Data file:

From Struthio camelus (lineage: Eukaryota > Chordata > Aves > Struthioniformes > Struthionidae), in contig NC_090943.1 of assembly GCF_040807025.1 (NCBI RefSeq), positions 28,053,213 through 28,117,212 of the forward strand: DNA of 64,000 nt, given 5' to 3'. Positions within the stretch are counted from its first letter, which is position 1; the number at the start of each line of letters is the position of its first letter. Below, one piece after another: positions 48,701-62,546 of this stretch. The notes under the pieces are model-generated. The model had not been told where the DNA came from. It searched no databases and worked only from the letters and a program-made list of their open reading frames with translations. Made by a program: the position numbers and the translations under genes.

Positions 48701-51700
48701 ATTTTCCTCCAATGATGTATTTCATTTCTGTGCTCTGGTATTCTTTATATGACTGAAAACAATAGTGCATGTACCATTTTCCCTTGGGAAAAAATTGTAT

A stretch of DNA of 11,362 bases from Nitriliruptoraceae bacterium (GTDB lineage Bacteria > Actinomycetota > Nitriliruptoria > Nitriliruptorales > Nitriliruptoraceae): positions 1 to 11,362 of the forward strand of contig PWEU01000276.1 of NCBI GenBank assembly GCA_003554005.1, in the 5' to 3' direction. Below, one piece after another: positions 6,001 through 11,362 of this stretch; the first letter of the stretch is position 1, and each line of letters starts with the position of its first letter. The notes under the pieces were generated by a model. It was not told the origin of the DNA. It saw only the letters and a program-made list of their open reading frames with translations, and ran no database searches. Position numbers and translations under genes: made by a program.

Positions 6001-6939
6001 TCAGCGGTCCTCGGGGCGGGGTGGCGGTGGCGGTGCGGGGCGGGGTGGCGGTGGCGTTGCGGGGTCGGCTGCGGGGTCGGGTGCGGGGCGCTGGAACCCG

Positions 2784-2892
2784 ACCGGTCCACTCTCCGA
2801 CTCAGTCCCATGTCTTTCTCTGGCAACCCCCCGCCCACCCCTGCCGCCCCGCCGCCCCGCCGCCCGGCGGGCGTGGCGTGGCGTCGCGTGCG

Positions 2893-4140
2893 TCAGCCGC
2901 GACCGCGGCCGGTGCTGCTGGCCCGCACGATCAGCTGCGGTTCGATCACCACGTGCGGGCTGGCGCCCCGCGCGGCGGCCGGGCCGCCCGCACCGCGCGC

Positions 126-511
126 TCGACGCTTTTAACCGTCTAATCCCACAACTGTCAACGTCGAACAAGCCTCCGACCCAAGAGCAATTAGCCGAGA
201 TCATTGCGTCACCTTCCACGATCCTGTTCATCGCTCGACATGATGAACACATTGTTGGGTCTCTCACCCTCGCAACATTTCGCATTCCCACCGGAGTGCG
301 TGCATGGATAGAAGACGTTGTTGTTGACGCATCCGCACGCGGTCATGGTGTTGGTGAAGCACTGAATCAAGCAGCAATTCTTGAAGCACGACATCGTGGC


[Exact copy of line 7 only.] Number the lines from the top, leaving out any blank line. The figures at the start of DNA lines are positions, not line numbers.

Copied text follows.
Positions 2784-2892